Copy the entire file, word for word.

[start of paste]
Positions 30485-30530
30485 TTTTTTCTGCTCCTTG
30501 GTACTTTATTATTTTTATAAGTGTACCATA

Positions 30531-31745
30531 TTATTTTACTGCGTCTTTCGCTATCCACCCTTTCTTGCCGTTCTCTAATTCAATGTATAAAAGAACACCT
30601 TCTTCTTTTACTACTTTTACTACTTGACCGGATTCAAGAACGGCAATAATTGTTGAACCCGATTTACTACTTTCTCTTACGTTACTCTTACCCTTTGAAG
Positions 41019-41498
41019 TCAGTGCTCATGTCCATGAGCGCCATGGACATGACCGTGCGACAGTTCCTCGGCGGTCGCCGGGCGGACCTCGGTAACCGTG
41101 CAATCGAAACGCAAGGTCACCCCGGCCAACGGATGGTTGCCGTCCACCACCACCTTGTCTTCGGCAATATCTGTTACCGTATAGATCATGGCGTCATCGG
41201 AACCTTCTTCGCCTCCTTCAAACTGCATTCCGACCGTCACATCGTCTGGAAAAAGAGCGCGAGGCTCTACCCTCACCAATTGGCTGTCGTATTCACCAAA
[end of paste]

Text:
Positions 30485-30530
30485 TTTTTTCTGCTCCTTG
30501 GTACTTTATTATTTTTATAAGTGTACCATA

Positions 30531-31745
30531 TTATTTTACTGCGTCTTTCGCTATCCACCCTTTCTTGCCGTTCTCTAATTCAATGTATAAAAGAACACCT
30601 TCTTCTTTTACTACTTTTACTACTTGACCGGATTCAAGAACGGCAATAATTGTTGAACCCGATTTACTACTTTCTCTTACGTTACTCTTACCCTTTGAAG
Positions 41019-41498
41019 TCAGTGCTCATGTCCATGAGCGCCATGGACATGACCGTGCGACAGTTCCTCGGCGGTCGCCGGGCGGACCTCGGTAACCGTG
41101 CAATCGAAACGCAAGGTCACCCCGGCCAACGGATGGTTGCCGTCCACCACCACCTTGTCTTCGGCAATATCTGTTACCGTATAGATCATGGCGTCATCGG
41201 AACCTTCTTCGCCTCCTTCAAACTGCATTCCGACCGTCACATCGTCTGGAAAAAGAGCGCGAGGCTCTACCCTCACCAATTGGCTGTCGTATTCACCAAA